Homol'Ovi I Pueblo: An Examination of Plant Remains Within Ash Closure, Renewal, and Dedication Deposits

Persistent Link:
http://hdl.handle.net/10150/613525
Title:
Homol'Ovi I Pueblo: An Examination of Plant Remains Within Ash Closure, Renewal, and Dedication Deposits
Author:
Miljour, Heather J.
Issue Date:
2016
Publisher:
The University of Arizona.
Rights:
Copyright © is held by the author. Digital access to this material is made possible by the University Libraries, University of Arizona. Further transmission, reproduction or presentation (such as public display or performance) of protected items is prohibited except with permission of the author.
Abstract:
Methodical and detailed excavation of room and feature fill at Homol'ovi I pueblo has allowed for the study of structure and feature closure and dedication practices. At least six reoccurring ash closure deposit types have been identified, and several can be tied to the renewal and re-use of features, structures, and pueblo space. Other ritual closure deposits serve to cover and seal off space, and based on the various colors of sediment, ash, and objects used in the creation of elaborately layered structure and feature fill, the deposits are suggestive of conservation efforts that are connected to traditional Hopi cosmology, color symbolism, and religious ideology. Still other ash closure deposits may have been an element of ritual purification. A large number of plants have prominent roles in traditional Hopi ritual practices. This study specifically explores the plant taxa that are present within the six reoccurring ash closure deposit types, and Hopi ethnography and recent collaborative efforts are used to draw inferences between past and the present plant uses. The closure deposits are compared amongst each other, as well as against non-ritual deposits in an attempt to define patterns of plant use and ritual behavior.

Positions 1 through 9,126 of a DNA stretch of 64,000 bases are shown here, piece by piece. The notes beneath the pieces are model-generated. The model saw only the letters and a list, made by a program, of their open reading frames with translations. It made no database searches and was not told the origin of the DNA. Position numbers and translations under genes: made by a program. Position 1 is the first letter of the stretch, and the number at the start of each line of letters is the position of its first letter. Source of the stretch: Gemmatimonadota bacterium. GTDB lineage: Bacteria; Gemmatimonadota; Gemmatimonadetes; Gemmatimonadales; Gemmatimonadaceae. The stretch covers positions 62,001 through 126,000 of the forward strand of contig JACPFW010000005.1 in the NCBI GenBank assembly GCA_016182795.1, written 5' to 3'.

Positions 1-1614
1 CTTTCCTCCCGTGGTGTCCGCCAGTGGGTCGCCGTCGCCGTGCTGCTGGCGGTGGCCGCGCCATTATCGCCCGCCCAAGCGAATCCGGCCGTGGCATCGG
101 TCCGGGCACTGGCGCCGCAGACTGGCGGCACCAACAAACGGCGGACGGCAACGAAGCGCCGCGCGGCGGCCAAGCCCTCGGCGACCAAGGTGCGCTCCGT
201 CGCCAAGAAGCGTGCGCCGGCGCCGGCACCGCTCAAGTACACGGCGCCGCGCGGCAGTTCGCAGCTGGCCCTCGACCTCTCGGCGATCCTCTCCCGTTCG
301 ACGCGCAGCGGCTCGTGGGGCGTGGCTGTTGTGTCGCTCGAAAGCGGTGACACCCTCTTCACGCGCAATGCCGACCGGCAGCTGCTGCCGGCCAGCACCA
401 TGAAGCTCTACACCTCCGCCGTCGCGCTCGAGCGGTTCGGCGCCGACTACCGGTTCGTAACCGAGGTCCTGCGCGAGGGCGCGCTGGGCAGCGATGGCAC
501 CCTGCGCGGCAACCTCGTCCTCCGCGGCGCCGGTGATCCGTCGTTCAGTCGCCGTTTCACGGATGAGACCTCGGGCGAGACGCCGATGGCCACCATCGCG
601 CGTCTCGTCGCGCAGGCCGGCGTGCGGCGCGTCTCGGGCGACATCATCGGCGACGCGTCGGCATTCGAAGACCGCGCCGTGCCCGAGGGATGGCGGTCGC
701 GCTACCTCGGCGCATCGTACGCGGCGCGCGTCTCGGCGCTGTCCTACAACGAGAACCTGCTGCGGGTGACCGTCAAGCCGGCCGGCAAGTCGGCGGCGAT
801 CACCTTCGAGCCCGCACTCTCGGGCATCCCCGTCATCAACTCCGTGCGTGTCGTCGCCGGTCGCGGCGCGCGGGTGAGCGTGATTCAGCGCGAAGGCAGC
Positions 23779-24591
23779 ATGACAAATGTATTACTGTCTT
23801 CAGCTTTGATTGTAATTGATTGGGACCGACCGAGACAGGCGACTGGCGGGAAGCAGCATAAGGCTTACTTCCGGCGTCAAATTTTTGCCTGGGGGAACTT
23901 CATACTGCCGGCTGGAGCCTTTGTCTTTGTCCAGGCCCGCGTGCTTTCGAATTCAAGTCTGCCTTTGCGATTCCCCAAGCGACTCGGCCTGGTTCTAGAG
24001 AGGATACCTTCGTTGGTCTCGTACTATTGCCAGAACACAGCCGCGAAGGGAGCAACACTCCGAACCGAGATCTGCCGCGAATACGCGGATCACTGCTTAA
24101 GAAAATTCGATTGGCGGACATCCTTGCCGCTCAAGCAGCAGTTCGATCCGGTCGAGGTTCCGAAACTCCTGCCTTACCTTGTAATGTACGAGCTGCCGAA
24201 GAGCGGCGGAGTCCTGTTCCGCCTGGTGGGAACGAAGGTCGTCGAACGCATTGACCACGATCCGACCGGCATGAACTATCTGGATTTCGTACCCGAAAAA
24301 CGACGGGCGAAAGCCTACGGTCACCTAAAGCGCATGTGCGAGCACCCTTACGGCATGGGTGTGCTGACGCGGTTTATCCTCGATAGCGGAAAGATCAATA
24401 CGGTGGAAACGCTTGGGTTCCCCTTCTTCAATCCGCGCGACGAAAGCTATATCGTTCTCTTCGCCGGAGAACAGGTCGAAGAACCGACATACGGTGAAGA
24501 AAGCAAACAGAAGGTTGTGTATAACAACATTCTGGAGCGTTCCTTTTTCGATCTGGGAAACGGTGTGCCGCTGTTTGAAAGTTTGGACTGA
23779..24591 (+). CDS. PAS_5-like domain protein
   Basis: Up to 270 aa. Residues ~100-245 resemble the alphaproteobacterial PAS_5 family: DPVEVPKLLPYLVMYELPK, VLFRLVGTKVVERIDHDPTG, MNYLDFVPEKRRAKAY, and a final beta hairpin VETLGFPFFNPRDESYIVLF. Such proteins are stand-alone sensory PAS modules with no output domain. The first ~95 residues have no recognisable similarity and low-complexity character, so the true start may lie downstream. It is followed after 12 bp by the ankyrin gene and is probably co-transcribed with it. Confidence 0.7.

Type:
text; Electronic Thesis
Keywords:
Closure; Dedication; Deposit; Homol'ovi; Plant; Anthropology; Ash
Degree Name:
M.A.
Degree Level:
masters
Degree Program:
Graduate College; Anthropology
Degree Grantor:
University of Arizona
Advisor:
Adams, E. Charles

Full metadata record

DC FieldValue Language
dc.language.isoen_USen
dc.titleHomol'Ovi I Pueblo: An Examination of Plant Remains Within Ash Closure, Renewal, and Dedication Depositsen_US
dc.creatorMiljour, Heather J.en
dc.contributor.authorMiljour, Heather J.en
dc.date.issued2016-
dc.publisherThe University of Arizona.en
dc.rightsCopyright © is held by the author. Digital access to this material is made possible by the University Libraries, University of Arizona. Further transmission, reproduction or presentation (such as public display or performance) of protected items is prohibited except with permission of the author.en
dc.description.abstractMethodical and detailed excavation of room and feature fill at Homol'ovi I pueblo has allowed for the study of structure and feature closure and dedication practices. At least six reoccurring ash closure deposit types have been identified, and several can be tied to the renewal and re-use of features, structures, and pueblo space. Other ritual closure deposits serve to cover and seal off space, and based on the various colors of sediment, ash, and objects used in the creation of elaborately layered structure and feature fill, the deposits are suggestive of conservation efforts that are connected to traditional Hopi cosmology, color symbolism, and religious ideology. Still other ash closure deposits may have been an element of ritual purification. A large number of plants have prominent roles in traditional Hopi ritual practices. This study specifically explores the plant taxa that are present within the six reoccurring ash closure deposit types, and Hopi ethnography and recent collaborative efforts are used to draw inferences between past and the present plant uses. The closure deposits are compared amongst each other, as well as against non-ritual deposits in an attempt to define patterns of plant use and ritual behavior.en
dc.typetexten
dc.typeElectronic Thesisen
dc.subjectClosureen
dc.subjectDedicationen
dc.subjectDepositen
dc.subjectHomol'ovien
dc.subjectPlanten
dc.subjectAnthropologyen
dc.subjectAshen
thesis.degree.nameM.A.en
thesis.degree.levelmastersen
thesis.degree.disciplineGraduate Collegeen
thesis.degree.disciplineAnthropologyen
thesis.degree.grantorUniversity of Arizonaen
dc.contributor.advisorAdams, E. Charlesen
dc.contributor.committeememberFerguson, T. J.en
dc.contributor.committeememberAdams, Karen R.en
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